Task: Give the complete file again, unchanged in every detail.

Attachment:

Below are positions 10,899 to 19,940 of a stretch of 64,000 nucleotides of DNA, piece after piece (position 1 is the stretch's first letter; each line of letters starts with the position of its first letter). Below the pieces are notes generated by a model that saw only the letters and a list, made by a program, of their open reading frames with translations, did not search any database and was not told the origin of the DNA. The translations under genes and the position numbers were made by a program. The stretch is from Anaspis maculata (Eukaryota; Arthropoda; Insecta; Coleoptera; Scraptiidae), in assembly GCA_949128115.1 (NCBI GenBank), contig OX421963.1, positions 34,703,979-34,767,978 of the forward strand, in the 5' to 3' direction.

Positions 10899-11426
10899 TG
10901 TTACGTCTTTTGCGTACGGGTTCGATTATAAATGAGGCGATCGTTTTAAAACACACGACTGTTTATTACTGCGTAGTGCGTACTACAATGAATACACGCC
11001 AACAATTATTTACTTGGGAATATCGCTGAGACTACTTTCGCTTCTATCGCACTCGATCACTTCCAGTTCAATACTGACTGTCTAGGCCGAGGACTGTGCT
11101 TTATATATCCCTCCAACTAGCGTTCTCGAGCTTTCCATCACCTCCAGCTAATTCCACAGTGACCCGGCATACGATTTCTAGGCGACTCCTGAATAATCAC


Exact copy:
Below are positions 10,899 to 19,940 of a stretch of 64,000 nucleotides of DNA, piece after piece (position 1 is the stretch's first letter; each line of letters starts with the position of its first letter). Below the pieces are notes generated by a model that saw only the letters and a list, made by a program, of their open reading frames with translations, did not search any database and was not told the origin of the DNA. The translations under genes and the position numbers were made by a program. The stretch is from Anaspis maculata (Eukaryota; Arthropoda; Insecta; Coleoptera; Scraptiidae), in assembly GCA_949128115.1 (NCBI GenBank), contig OX421963.1, positions 34,703,979-34,767,978 of the forward strand, in the 5' to 3' direction.

Positions 10899-11426
10899 TG
10901 TTACGTCTTTTGCGTACGGGTTCGATTATAAATGAGGCGATCGTTTTAAAACACACGACTGTTTATTACTGCGTAGTGCGTACTACAATGAATACACGCC
11001 AACAATTATTTACTTGGGAATATCGCTGAGACTACTTTCGCTTCTATCGCACTCGATCACTTCCAGTTCAATACTGACTGTCTAGGCCGAGGACTGTGCT
11101 TTATATATCCCTCCAACTAGCGTTCTCGAGCTTTCCATCACCTCCAGCTAATTCCACAGTGACCCGGCATACGATTTCTAGGCGACTCCTGAATAATCAC